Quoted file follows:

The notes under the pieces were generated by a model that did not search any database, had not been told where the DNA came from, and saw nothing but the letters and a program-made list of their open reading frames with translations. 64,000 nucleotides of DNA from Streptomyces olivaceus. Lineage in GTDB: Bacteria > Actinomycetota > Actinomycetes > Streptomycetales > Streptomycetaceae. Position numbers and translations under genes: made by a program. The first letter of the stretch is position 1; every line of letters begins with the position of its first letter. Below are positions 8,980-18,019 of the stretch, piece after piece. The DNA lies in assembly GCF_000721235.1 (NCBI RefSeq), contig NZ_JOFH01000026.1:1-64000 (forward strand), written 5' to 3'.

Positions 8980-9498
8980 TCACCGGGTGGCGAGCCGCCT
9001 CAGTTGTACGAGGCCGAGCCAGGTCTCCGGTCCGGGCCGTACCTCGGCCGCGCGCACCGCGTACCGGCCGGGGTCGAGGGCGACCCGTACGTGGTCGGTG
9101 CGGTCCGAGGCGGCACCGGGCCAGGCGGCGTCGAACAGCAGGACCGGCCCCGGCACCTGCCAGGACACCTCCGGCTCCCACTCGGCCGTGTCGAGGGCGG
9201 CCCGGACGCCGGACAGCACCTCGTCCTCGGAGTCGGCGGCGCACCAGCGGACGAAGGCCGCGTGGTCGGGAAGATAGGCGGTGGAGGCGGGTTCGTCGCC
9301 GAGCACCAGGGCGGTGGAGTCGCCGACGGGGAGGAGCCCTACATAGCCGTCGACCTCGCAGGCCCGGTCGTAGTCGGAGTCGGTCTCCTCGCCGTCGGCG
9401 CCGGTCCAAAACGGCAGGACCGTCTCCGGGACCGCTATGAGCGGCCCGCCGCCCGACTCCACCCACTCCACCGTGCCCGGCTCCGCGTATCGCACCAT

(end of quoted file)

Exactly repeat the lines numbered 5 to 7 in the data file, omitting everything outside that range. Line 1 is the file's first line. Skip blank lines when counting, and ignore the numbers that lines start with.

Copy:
9101 CGGTCCGAGGCGGCACCGGGCCAGGCGGCGTCGAACAGCAGGACCGGCCCCGGCACCTGCCAGGACACCTCCGGCTCCCACTCGGCCGTGTCGAGGGCGG
9201 CCCGGACGCCGGACAGCACCTCGTCCTCGGAGTCGGCGGCGCACCAGCGGACGAAGGCCGCGTGGTCGGGAAGATAGGCGGTGGAGGCGGGTTCGTCGCC
9301 GAGCACCAGGGCGGTGGAGTCGCCGACGGGGAGGAGCCCTACATAGCCGTCGACCTCGCAGGCCCGGTCGTAGTCGGAGTCGGTCTCCTCGCCGTCGGCG